A 21-year Secret Service veteran with strong Midlands law enforcement ties has been named as the new U.S. marshal for South Carolina.
Thomas Griffin, 56, a Greenville native and 1985 University of South Carolina graduate, was sworn into office by U.S. District Judge Terry Wooten.
As a/ U.S. marshal, Griffin will head up a team of deputy marshals across South Carolina. Marshals provide federal courthouse security, protect federal judges, hunt fugitives, transport prisoners and protect witnesses and relocate them with new identities if needed.
Griffin worked in the Richland County Sheriff’s Department for a decade as a deputy and detective before joining the Secret Service. His duties with the Secret Service included presidential protection at the White House. Griffin was named resident agent in charge of the Secret Service in Greenville in 2010.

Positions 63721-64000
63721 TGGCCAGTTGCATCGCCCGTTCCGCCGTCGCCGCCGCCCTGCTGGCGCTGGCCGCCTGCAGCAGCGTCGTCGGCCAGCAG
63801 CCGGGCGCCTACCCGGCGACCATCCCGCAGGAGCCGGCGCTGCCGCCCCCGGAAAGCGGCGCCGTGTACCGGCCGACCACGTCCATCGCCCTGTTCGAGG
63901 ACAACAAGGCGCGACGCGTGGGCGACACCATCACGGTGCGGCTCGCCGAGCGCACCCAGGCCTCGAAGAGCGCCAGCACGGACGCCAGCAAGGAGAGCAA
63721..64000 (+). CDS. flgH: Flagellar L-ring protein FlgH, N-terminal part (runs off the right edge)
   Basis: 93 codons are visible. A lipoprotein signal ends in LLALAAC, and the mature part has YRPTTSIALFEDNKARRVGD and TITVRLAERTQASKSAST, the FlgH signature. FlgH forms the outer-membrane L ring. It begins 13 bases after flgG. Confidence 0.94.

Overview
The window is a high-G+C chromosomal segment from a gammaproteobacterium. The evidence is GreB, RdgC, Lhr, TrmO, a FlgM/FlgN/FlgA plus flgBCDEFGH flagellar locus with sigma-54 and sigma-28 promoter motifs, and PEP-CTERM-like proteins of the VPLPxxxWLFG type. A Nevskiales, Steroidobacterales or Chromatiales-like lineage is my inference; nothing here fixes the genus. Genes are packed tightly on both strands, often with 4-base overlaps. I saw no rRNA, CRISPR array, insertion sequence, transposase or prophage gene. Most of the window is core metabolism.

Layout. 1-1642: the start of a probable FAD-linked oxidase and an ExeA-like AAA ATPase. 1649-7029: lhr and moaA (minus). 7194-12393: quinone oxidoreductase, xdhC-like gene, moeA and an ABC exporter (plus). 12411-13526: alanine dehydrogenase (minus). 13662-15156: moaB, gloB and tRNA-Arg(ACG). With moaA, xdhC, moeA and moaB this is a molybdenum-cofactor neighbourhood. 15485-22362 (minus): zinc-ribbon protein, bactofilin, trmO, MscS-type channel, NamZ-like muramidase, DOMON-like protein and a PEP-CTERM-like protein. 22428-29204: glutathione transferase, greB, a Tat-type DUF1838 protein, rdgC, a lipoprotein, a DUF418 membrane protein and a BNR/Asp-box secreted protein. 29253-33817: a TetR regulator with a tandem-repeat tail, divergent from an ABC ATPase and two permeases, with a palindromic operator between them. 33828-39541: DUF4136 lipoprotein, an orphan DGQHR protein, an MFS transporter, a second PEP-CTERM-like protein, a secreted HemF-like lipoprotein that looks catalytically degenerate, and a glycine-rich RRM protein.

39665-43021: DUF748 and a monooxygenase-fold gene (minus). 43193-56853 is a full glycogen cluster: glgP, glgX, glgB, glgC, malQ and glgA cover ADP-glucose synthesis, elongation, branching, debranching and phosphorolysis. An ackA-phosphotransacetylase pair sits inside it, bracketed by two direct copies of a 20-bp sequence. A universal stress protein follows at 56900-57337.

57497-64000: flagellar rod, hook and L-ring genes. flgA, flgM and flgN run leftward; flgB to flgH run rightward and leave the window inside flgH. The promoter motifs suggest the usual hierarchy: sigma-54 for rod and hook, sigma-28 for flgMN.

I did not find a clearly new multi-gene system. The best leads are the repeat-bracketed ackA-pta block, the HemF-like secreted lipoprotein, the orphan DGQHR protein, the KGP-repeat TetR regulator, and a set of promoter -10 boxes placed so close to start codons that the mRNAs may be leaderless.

Griffin was nominated for the marshal’s position by President Donald Trump and confirmed by the U.S. Senate, where he was supported by South Carolina’s two Republican U.S. senators, Lindsey Graham and Tim Scott, and Gov. Henry McMaster.
“I truly look forward to serving the state of South Carolina,” Griffin said in a news release.
Richland County Sheriff Leon Lott, who supervised Griffin in the department’s narcotics unit, said, “He is one of the best cops I have had the pleasure of working with. You can tell when someone has what it takes to be a successful cop.”
Trump has yet to nominate a U.S. attorney for South Carolina.
Griffin succeeds Kelvin Washington, an appointee of then-President Barack Obama, as marshal.